Democracy in old India

Lakshmi Srinivas lsrinivas at YAHOO.COM
Sun Aug 20 15:41:09 UTC 2000

--- "N. Ganesan" <naga_ganesan at HOTMAIL.COM> wrote:
> I have
> the whole text
> of the Tamil inscription from a few different
> articles, (eg.,
> 'Kamban aDippoDi' S. Ganesan's from the 1968 World
> Tamil conference
> volume, etc.,) somewhere. Surely, the book on
> uttaramErUr
> by Nagasamy will have it.

Dr Ganesan,

The relevant portion of the inscription dealing with
the pot ticket ("kuTavOlai") method of electing sabha
officials is available in translation in Romila
Thapar's "History of India". If my memory serves me
right, it may also be available in Nilakanta Sastri's
"The Colas", esp. the 2nd edition of 1955 which has
summaries of inscriptions. (I don't have these books
handy right now).

In any case I'm not convinced that the process can be
called 'democratic'. In fact in modern terms it may be
looked upon as a plutocratic set-up. For example, the
only eligible candidates for office were those who
owned property in the said brahmadeya village.

Consider the following discussion


The population of a place like Uttaramerur ... must
have been very large if the elaborate rules for
selecting holders of the village offices (vAriyam)
were even partially followed. These rules provided for
the selection of forty-two members of the mahasabha to
serve on five committees ... Each of the mahAjanas, or
members of the great assembly, selected for membership
of the committees had to meet rigorous qualifications
and be free of specfied disabilities. The
qualifications were those of age (between 37 and 70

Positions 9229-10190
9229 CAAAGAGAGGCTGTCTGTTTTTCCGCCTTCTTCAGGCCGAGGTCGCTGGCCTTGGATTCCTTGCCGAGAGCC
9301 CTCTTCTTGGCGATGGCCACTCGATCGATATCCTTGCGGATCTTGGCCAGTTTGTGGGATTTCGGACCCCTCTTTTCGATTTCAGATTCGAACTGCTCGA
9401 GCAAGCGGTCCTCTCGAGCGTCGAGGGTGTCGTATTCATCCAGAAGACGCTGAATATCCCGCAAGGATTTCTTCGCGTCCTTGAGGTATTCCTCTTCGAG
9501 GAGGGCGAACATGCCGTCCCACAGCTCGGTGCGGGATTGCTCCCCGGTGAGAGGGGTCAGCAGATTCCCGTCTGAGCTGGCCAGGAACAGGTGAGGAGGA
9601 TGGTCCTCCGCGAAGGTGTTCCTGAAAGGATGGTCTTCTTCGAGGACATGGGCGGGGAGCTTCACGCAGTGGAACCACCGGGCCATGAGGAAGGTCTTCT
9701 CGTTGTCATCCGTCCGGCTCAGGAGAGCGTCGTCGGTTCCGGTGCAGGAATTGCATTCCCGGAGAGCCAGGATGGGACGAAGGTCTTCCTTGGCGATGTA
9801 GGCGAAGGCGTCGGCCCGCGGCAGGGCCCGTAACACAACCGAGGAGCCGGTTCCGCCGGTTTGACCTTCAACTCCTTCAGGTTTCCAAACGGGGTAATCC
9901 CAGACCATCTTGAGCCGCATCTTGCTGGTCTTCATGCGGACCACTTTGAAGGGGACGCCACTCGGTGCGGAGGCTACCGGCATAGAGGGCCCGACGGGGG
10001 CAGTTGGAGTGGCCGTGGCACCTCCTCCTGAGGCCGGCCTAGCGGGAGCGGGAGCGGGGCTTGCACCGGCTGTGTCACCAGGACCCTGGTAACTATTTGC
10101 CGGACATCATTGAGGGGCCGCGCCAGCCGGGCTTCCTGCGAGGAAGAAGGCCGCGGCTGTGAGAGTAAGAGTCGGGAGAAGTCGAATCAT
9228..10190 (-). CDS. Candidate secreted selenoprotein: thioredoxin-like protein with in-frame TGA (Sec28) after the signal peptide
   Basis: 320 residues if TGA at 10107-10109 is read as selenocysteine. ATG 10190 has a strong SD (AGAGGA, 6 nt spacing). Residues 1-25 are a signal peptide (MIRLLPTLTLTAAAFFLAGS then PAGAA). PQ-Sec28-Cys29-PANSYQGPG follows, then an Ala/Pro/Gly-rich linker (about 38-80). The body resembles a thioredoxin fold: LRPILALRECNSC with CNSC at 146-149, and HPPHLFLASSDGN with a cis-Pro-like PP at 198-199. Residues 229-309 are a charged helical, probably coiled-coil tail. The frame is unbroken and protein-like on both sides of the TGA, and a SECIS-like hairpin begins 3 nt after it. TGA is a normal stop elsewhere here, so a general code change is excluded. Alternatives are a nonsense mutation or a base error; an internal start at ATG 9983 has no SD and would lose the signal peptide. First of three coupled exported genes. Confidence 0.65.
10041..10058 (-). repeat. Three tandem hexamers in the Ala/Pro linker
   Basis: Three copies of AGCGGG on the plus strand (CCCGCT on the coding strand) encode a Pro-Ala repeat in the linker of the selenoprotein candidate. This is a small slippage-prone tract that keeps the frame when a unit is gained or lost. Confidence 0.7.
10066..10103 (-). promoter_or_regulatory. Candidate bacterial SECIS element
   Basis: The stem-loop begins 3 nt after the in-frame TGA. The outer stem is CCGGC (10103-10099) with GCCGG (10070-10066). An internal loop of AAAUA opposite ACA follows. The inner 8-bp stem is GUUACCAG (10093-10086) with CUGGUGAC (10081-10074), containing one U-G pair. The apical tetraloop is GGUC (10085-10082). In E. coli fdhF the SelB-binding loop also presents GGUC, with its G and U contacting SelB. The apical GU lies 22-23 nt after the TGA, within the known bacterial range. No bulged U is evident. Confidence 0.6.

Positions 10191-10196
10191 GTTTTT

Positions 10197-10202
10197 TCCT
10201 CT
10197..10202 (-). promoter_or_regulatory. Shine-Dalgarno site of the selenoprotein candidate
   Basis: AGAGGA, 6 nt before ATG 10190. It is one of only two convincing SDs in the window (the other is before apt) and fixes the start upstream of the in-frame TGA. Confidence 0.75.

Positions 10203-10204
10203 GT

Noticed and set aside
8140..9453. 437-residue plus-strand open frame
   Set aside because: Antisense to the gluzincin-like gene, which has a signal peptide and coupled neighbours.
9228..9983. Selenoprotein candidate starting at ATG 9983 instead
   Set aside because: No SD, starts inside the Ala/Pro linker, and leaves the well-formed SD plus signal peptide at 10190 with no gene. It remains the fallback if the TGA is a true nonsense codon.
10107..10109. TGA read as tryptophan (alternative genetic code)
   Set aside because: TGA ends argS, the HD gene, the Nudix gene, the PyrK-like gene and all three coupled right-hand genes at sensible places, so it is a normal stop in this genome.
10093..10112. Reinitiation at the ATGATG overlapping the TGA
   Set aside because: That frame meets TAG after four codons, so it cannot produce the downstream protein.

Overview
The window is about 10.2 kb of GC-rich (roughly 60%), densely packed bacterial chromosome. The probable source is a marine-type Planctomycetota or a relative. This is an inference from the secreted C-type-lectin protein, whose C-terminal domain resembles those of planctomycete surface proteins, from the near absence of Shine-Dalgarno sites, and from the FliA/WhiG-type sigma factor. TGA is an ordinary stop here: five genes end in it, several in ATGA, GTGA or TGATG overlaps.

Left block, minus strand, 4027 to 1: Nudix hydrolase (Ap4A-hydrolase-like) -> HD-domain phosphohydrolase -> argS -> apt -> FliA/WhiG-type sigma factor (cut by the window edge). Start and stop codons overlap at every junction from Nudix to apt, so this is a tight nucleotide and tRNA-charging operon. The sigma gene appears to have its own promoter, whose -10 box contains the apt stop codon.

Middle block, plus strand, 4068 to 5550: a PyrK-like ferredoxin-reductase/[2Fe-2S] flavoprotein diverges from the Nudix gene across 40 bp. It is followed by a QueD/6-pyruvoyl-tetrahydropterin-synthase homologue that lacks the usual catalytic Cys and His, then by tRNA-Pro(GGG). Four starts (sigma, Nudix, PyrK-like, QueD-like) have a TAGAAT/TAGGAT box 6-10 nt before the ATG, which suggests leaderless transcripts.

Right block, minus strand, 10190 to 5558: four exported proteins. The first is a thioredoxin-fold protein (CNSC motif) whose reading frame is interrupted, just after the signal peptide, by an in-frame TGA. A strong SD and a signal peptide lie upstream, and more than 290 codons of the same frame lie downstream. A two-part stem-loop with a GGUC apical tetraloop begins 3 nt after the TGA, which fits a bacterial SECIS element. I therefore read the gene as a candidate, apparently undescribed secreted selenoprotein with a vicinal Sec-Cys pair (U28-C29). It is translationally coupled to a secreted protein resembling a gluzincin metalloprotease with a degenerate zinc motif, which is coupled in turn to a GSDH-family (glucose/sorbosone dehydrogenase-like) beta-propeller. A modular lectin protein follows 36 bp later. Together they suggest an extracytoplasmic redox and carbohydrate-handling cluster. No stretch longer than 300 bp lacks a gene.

years), Vedic learning and teaching experience, and
minimum property expressed as a share of the lands
possessed by the Brahmans of the place; disabilities
involved having served on the sabha in the previous
three years, being shown derelict in the execution of
previous offices (...), having committed the sin of
incest or other similarly serious transgressions such
as theft, consuming polluted food withoput having
undergone purificatory rites, and having been adjudged
an 'enemy of the village (grAmakaNTaka)'. Considering
these restrictions and the rotational rules on
balloting, a village like Uttaramerur would have had a
large population in order to provide anything
approaching an adequate panel of candidates.

(B. Stein, Peasant, State and Society in Medieval
South India, OUP, Delhi, 1980, pp. 146-47.)


Although a similar record is not available for the
other assemblies such as the Ur etc, it stands to
reason that a minimum property requirement would have
been a pre-requisite there too.

Thanks and Warm Regards,


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